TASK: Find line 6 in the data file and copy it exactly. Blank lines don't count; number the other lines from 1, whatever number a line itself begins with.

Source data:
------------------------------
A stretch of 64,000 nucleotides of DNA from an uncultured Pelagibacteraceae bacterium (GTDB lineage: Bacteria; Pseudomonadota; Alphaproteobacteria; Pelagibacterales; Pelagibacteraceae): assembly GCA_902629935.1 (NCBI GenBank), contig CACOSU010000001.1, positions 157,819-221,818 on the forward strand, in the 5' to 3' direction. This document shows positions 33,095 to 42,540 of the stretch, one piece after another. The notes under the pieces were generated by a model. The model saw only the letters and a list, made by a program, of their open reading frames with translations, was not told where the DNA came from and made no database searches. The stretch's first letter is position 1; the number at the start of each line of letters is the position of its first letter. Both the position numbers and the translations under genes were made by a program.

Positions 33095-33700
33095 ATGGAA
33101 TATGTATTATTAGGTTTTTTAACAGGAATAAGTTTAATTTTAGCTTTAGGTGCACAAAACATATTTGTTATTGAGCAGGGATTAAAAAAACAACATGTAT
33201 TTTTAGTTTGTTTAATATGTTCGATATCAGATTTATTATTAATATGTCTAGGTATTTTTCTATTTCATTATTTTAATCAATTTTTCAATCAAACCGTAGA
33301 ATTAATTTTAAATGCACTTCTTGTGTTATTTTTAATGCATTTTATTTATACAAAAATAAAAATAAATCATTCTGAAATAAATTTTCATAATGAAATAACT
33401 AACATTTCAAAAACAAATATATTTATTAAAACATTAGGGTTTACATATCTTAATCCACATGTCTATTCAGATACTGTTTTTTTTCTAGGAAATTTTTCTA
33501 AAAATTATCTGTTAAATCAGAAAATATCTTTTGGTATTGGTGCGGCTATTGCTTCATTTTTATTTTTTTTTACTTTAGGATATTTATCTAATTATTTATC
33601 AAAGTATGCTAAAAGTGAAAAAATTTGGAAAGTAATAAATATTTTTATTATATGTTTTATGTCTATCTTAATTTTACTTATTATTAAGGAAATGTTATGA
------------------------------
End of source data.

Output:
33301 ATTAATTTTAAATGCACTTCTTGTGTTATTTTTAATGCATTTTATTTATACAAAAATAAAAATAAATCATTCTGAAATAAATTTTCATAATGAAATAACT